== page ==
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Thursday, July 30, 2009

Another step towards afforestation

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In view of reducing pressure on forests, the central government has already launched a number of novel schemes and Social Forestry is one of them. In fact, the rural people living nearby forests have a traditional practice of collecting firewood and fodder besides seeds, fruits, flower buds etc. Through social forestry, villagers are being helped a lot to remain away from forests, but it is felt that the pressure is still mounting on.In view of reducing pressure from forests the government has come up with an elaborate plan and that is about the development of Fringe Forests. The fringe forests are to be developed on one million hectares of land including the non-forest land adjoining villages with an allocation of Rs. 1,600 crore. It is hoped that the scheme may boost up water-conservation and biodiversity conservation efforts continued across the country. This new afforestation scheme is to be launched under funding by the Japanese International co-operation ((JIC) in view of taking care of the fuel and fodder needs of the villagers who otherwise create pressure on forests.

According to the National Rainfed Area Authority (NRAA) which has been formed under the Central Ministry of Agriculture, the afforestation scheme would enable villagers to create renewable resources in fringe forests and in adjoining non-forest land. The implementing authority has been decided to be the Ministry of Agriculture and the NRAA. The expert committee is due to prepare a project paper within three months to submit the same to the Japanese agency. Decisions has also been taken to harmonize two acts namely the scheduled Tribes and Traditional Forest Dwellers (Recognition of Forest Rights) Act and the Forest Conservation Act in view of protection of forests from further exploitation.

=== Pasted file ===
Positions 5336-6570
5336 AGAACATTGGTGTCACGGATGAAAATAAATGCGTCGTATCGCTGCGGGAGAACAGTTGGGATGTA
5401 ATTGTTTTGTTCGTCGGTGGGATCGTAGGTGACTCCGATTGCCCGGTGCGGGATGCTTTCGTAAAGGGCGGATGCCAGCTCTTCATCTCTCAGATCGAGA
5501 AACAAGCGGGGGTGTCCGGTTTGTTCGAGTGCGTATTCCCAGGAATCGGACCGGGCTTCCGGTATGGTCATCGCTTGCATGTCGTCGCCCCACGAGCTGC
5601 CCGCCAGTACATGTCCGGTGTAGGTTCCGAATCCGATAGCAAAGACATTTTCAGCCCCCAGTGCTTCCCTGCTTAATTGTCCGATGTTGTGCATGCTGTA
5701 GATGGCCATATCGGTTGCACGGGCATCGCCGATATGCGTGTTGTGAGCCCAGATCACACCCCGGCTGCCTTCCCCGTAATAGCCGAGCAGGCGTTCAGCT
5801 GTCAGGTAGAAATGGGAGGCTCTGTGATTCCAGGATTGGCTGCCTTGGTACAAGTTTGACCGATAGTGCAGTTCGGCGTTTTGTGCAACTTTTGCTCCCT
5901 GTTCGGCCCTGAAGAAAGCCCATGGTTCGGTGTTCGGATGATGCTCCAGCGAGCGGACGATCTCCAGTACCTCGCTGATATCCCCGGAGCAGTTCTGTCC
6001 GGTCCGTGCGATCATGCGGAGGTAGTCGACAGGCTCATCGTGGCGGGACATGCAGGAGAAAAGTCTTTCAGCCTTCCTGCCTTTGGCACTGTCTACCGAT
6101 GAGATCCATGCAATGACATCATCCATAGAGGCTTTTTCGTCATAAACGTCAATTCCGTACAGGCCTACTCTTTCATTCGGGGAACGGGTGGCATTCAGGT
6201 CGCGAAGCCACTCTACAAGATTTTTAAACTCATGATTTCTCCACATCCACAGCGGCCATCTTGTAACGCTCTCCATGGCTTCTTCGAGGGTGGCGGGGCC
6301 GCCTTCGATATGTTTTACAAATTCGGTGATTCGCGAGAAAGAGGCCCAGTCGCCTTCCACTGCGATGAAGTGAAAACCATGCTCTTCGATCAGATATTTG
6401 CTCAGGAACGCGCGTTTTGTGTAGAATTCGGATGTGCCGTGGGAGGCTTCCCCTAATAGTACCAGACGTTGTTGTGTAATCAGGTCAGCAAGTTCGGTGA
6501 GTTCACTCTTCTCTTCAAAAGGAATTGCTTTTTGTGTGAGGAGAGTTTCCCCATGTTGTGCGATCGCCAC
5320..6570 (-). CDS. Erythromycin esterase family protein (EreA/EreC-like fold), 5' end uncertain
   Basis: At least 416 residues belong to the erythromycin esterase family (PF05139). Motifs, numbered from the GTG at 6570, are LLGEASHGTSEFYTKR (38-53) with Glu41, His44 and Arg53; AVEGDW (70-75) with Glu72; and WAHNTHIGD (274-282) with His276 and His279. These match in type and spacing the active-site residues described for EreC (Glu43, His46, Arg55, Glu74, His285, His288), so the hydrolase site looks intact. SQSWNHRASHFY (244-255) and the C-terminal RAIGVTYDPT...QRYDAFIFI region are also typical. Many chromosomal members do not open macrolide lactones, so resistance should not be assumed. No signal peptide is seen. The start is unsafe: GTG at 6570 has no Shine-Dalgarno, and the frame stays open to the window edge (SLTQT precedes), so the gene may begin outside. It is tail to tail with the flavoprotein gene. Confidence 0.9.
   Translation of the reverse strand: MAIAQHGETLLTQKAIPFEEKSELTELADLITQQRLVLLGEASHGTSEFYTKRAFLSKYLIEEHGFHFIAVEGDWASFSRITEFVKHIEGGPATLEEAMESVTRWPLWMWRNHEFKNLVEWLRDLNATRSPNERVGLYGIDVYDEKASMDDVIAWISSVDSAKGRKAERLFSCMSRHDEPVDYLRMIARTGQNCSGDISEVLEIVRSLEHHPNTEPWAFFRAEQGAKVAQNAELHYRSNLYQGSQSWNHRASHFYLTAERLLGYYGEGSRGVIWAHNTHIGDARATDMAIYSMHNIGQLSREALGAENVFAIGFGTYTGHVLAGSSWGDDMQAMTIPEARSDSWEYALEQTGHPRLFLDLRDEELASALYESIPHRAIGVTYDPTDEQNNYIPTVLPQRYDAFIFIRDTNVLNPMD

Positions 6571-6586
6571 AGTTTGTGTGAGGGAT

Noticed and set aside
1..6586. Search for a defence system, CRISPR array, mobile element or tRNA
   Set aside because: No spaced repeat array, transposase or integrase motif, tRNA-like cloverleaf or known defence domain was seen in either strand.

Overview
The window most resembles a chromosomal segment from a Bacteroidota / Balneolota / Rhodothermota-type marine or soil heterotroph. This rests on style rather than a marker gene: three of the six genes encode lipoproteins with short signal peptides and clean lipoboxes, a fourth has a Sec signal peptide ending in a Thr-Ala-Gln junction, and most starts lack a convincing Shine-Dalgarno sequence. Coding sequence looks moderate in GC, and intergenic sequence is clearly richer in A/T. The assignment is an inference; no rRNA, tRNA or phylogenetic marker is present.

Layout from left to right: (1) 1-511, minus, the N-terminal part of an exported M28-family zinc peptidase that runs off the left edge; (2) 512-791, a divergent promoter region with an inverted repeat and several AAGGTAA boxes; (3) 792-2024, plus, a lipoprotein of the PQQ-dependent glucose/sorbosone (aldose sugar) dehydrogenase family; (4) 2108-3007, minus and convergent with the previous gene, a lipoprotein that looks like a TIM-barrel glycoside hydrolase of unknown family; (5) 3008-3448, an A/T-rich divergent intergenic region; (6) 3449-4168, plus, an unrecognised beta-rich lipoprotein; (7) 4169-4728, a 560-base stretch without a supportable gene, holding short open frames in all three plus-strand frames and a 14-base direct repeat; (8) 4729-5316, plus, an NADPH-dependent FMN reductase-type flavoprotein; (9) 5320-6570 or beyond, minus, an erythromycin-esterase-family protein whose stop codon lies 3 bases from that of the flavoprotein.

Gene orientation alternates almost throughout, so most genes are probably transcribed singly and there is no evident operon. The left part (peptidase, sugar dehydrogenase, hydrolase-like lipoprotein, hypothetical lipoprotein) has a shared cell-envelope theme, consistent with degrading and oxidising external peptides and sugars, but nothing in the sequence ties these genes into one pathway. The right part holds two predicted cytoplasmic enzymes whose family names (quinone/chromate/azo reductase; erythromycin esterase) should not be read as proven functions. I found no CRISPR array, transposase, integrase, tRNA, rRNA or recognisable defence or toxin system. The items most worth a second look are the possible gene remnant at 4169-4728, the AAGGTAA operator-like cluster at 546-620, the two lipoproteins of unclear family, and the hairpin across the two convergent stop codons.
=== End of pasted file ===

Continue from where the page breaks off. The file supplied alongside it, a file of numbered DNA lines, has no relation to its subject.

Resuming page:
It is planned to involve the Joint Forest Management Committees working in different Rainfed areas of the country for the implementation of the scheme. The Joint Forest Management Areas in the country include parts of Rajasthan, Gujrat, northern part of Kurukshetra, and some areas of Chhattisgarh. As per reports about 1.7 lakh villages are located within 2 to 3 km radius of 32 million hectares in fringe forests and adjoining non-forest land.

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